This is literally hot chocolate in cake form: chocolate chunks melted in hot cocoa liquid, mixed together with some flour, sugar, oil and eggs to give it structure. The trick for a super chocolatey cake that isn’t too heavy or sickly sweet is to find an instant hot cocoa mix that is primarily cocoa powder, without too much added sugar or sweeteners. If you’re a purist, you can even use regular old boiling water (or even coffee, for you coffee lovers out there) and it’ll be amazing! I promise.

And true to a classic hot cocoa, I’ve topped it off with incredibly fluffy, vegetarian-friendly marshmallow fluff frosting straight from Food52, one of my much trusted recipe sources. The frosting is just egg whites, sugar, and corn syrup, with no gelatin whatsoever. Together, the ingredients whip up to a texture similar to meringue, but fluffier and stickier — the way marshmallow fluff should be. I was tempted to use a chef’s torch to brulee the marshmallow topping on the cake, but I was worried it would ruin my cake’s winter wonderland effect. I mean, the bears are just so damn darling, right? It actually looks like they’re romping around in the snow!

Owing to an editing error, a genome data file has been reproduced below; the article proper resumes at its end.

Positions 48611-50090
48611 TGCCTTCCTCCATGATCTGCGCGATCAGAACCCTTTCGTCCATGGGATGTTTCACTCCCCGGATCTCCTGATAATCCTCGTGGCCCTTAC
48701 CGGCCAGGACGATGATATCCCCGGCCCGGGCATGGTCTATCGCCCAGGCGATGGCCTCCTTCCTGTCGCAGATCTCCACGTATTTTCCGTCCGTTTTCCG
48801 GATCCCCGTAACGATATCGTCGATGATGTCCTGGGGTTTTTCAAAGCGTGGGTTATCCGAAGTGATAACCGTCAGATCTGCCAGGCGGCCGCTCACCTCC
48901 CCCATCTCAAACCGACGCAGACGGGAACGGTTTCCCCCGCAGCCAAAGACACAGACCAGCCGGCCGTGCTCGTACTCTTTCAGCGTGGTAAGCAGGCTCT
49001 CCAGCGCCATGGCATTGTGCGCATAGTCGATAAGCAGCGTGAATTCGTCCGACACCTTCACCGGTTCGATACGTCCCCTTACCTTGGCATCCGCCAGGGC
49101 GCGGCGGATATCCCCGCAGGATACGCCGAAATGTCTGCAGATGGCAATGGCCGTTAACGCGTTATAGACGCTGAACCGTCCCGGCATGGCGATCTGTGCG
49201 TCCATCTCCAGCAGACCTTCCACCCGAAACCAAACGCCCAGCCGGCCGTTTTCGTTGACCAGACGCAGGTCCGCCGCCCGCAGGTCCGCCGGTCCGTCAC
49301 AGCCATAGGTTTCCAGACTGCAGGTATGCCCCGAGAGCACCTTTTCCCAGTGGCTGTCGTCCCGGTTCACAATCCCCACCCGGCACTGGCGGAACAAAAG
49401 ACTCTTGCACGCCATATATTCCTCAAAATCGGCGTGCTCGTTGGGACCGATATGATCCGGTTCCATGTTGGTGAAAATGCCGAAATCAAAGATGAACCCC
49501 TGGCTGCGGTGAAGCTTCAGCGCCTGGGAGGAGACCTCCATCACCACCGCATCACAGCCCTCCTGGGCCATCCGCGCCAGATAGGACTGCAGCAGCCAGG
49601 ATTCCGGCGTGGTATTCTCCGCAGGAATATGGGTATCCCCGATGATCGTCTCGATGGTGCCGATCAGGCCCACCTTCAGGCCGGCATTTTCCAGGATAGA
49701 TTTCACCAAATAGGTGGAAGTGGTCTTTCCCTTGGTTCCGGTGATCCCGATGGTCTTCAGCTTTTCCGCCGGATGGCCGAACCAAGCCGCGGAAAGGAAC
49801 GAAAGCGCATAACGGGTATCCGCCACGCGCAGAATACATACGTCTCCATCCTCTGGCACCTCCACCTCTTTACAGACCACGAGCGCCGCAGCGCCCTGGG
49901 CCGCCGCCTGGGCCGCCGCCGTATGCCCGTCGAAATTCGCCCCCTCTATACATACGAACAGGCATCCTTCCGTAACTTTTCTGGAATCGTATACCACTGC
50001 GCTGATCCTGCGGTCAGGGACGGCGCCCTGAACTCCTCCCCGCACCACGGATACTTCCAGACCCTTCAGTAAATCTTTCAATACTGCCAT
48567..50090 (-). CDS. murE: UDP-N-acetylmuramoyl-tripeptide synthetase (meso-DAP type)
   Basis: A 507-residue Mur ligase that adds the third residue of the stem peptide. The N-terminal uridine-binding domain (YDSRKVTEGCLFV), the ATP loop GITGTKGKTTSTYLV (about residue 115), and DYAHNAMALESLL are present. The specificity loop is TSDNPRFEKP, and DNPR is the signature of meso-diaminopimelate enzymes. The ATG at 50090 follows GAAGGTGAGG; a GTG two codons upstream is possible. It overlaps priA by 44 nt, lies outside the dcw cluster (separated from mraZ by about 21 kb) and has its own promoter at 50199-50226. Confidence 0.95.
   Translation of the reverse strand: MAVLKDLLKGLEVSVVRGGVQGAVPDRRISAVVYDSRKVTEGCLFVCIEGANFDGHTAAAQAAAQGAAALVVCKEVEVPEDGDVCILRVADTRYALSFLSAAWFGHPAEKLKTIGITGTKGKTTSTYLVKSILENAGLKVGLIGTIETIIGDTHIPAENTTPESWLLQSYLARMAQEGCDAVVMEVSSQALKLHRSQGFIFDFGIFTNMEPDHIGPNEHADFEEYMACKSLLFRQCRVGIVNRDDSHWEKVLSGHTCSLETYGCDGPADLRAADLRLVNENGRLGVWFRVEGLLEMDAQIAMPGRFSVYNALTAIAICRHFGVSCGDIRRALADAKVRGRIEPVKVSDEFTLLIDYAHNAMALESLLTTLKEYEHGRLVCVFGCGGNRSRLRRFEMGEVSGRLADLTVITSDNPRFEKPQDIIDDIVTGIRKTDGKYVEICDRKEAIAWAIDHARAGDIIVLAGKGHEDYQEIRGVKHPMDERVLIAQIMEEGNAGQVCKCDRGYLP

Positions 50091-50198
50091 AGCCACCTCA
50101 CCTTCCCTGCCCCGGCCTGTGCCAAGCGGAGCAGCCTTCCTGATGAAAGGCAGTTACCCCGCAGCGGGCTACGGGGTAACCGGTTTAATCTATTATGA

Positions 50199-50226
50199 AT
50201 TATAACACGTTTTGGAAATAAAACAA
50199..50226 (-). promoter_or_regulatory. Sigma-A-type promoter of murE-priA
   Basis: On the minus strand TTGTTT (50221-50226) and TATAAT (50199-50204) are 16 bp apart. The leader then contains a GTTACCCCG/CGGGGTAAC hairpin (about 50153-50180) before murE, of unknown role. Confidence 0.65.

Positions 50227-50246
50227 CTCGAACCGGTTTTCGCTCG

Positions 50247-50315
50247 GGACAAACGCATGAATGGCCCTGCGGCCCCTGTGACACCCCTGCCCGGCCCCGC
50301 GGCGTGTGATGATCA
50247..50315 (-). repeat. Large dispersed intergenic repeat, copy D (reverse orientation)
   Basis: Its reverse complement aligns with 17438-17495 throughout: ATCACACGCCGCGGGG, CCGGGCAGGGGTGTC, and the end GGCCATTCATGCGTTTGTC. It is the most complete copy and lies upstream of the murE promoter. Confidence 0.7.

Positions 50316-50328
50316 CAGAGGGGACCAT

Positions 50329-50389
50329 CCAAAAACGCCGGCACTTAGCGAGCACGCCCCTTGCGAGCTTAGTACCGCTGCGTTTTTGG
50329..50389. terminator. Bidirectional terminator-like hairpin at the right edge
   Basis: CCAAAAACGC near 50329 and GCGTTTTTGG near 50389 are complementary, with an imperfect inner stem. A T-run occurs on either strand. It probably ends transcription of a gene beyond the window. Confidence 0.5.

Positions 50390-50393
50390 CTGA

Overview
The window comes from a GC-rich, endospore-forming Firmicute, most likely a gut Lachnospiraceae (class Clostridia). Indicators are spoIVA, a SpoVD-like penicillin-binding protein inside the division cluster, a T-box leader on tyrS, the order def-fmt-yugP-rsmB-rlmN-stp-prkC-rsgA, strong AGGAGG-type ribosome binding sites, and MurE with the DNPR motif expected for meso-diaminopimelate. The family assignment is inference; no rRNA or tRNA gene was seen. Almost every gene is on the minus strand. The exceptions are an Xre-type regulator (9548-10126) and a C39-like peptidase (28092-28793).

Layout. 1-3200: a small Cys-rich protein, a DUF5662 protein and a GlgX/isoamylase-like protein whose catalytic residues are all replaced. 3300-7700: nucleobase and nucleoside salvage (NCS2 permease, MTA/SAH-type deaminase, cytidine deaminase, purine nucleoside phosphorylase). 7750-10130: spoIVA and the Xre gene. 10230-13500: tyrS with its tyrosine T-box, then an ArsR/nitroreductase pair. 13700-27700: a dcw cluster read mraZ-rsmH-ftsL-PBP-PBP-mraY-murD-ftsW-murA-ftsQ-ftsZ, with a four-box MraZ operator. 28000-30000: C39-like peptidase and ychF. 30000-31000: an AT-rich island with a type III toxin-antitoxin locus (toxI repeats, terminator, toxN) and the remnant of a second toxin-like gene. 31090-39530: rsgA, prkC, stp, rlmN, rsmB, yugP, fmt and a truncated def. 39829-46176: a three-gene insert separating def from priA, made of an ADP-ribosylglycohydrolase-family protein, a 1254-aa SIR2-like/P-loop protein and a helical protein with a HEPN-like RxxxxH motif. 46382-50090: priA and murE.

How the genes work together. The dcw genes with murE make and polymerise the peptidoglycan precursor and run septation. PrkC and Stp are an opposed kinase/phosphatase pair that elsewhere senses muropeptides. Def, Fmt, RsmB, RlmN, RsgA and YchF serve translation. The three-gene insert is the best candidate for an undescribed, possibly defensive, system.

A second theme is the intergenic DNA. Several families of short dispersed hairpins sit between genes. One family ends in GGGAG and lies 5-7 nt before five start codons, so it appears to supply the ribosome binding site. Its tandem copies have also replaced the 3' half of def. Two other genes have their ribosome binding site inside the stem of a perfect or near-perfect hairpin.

Merry Christmas!


Some baker's notes:
  • Contrary to what my pictures have you believe, this recipe actually yield two 8-inch cakes! I froze the other one for later. But you can stack the two and layer marshmallow fluff in between each layer for a rustic, unfrosted look (which is so popular right now!). The marshmallow fluff recipe makes enough for you to do so. 

  • For this recipe, it's important to use natural, unsweetened cocoa powder for the cake batter as opposed to Dutch-processed cocoa. Dutch-processed cocoa has been treated with an alkalizing agent that gives it a prettier color, but also a milder flavor since it takes away some of chocolate's acidity. It's important to use natural cocoa powder in this cake for a deep, dark chocolate flavor.

  • Like I said in my post, it's important to use an instant hot cocoa mix that doesn't have too much added sugar or sweeteners. Epicurious has a great guide comparing instant hot chocolate mixes, as does The Sweet Home and The Daily Meal. You can also make your own (I like this recipe from Craftsy), which would probably best since you can control the amount of sugar that goes in it. Whatever you decide, just make sure that it's mixed thoroughly and boiling when you add it to the chocolate in the recipe.